Increased regulation at the product level will be a major focus in 2020. The changes in Pt 7.8A of the Corporations Act which commence on 5 April 2021 affect the development and marketing of financial and credit products. This note covers the Corporations Amendment (Design and Distribution Obligations) Regulations 2019, ASIC’s guidance for the new product design and distribution obligations and APRA’s consultation on proposed product responsibility requirements under the Banking Executive Accountability Regime. Background.
ASIC’s guidance addresses the interaction between the design and distribution obligations and existing law, including personal advice obligations and responsible lending.
Extension of product design and distribution obligations
The Government has made the Corporations Amendment (Design and Distribution Obligations) Regulations 2019 which alter the products and persons in relation to which the regime applies and extend the regime to additional persons and products and exclude certain persons and products from its operation.
The Regulations extend the distribution obligations in the DDO to the following persons by prescribing them as regulated persons:
- a person that is exempt under paragraph 926B(1)(a) of the Corporations Act from the requirement in section 911A of the Corporations Act to hold an Australian financial services licence for a financial service;
- product distributors of basic deposit products, general insurance products and bundled consumer credit insurance products;
- credit licensees and credit representatives; and
- issuers of extended operation financial products (i.e. Australian Securities and Investments Commission Act 2001 (the ASIC Act) financial products that are not financial products within the meaning of the Corporations Act).
The Regulations extend the DDO regime so that it applies in relation to the following products:
- simple corporate bonds: depository interests in simple corporate bonds, where the simple corporate bonds are, or are to be, issued under a 2 part simple corporate bonds prospectus;
- debentures of a body that is an authorised deposit-taking institution (ADI) or registered under section 21 of the Life Insurance Act 1995;
- basic banking products;
- investor-directed portfolio services;
- exchange traded funds; and
- custodial arrangements that are not already subject to the new regime.
The Regulations exclude the following products from the DDO regime:
- interests in eligible rollover funds;
- defined benefit interests;
- medical indemnity insurance products;
- depository interests in foreign fully paid ordinary shares, if the DDO regime would not otherwise apply to the shares;
- bank drafts (and money orders issued by or for Australia Post);
- financial products not received in this jurisdiction that are not already excluded from the DDO;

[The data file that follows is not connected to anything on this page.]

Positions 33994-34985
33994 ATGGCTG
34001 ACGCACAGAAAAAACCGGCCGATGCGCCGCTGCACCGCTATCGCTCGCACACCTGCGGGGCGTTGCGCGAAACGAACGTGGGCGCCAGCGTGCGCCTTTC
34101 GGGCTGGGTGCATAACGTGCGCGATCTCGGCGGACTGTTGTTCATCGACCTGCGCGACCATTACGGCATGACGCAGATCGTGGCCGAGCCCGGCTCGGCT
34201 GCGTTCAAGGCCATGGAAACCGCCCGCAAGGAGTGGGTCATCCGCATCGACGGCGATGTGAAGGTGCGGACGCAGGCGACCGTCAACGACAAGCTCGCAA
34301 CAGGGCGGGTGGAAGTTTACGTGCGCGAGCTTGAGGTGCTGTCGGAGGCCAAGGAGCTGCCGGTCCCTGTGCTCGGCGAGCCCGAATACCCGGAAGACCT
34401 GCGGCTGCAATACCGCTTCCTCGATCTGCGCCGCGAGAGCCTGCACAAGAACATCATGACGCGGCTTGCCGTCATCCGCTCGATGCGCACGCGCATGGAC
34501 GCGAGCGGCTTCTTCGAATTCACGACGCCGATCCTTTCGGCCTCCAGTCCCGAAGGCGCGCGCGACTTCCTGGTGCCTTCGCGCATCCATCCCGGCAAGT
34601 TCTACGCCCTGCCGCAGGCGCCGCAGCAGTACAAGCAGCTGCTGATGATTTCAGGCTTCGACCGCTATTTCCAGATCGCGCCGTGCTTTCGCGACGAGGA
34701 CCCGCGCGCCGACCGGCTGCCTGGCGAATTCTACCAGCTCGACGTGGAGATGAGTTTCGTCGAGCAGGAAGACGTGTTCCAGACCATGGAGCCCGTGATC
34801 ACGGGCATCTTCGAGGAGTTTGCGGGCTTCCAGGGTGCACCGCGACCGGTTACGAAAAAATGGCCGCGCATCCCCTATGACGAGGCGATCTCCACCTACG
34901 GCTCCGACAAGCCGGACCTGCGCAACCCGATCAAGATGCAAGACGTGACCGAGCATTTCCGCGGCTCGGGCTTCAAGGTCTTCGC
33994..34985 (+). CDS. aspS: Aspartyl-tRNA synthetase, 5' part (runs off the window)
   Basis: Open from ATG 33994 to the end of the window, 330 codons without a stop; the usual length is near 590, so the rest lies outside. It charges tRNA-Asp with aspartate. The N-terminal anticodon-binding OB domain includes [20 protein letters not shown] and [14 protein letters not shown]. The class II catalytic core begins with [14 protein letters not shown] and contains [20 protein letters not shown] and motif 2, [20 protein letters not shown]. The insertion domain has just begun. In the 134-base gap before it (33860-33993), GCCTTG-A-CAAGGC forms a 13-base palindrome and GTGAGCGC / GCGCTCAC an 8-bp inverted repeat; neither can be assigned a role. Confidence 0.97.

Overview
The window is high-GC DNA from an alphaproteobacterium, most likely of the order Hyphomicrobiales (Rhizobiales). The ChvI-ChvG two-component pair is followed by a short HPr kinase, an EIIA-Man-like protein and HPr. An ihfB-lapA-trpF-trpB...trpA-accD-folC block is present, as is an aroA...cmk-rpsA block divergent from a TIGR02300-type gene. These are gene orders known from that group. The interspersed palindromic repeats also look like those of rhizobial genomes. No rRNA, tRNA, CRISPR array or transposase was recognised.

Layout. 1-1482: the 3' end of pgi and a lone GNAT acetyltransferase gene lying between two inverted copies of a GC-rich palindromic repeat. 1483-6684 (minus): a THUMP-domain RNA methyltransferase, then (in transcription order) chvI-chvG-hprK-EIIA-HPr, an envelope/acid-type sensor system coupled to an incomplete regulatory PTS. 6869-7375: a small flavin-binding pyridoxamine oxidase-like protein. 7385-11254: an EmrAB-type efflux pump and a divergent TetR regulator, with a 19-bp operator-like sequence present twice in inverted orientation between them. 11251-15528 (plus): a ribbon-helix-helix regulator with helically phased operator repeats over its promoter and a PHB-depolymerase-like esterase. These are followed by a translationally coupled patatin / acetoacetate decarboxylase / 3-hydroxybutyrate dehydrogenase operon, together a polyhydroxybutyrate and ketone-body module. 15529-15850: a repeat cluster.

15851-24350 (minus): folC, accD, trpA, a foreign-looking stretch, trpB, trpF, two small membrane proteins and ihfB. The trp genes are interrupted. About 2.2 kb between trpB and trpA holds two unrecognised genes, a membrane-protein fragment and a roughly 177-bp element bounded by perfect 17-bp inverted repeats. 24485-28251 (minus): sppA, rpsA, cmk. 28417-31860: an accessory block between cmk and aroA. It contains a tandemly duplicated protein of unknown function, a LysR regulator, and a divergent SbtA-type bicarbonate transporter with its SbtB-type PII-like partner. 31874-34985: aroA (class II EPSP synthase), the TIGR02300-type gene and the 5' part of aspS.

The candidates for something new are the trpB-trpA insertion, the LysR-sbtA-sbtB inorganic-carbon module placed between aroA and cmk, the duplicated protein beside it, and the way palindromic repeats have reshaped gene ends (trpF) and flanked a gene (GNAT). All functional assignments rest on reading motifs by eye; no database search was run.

- credit facilities not issued in the course of a business of providing credit;
- credit provided for business purposes;
- certain ‘credit facilities’ that do not involve the provision of credit;
- the provision of a mortgage (as distinct from the credit contract secured by the mortgage); and
- credit provided by pawnbrokers.
ASIC has outlined its proposed guidance for the new product design and distribution obligations in Consultation Paper 325 Design and Distribution Obligations (CP 325). The obligations require the sector to develop products that meet the needs of consumers in their intended target market. They come into effect on 5 April 2021.
An issuer must take reasonable steps that will, or are reasonably likely to, result in distribution being consistent with the target market determination for the financial product (reasonable steps obligation): see s994E(1).
The consultation covers ASIC’s proposed guidance on the design and distribution obligations, including:
- introducing a product governance framework to support a consumer-centric approach in product design and distribution;
- obligations for issuers of financial products;
- obligations for distributors of financial products;
- the interaction between the design and distribution obligations and existing law, including personal advice obligations and responsible lending, and
- ASIC’s proposed approach to administering the obligations.
Product responsibility requirements under BEAR
APRA has announced that it is delaying its proposed product responsibility requirements under the Banking Executive Accountability Regime in order to align the product responsibility proposal with the government’s proposed extension of the BEAR.
APRA proposes requiring ADIs to identify and register an accountable person (that could be a person already registered as an accountable person) to hold end-to-end product responsibility for each product the ADI offers to its customers, including retail, business and institutional customers. Background.
APRA will provide a further update on its revised approach to implementing product accountability in the first half of 2020.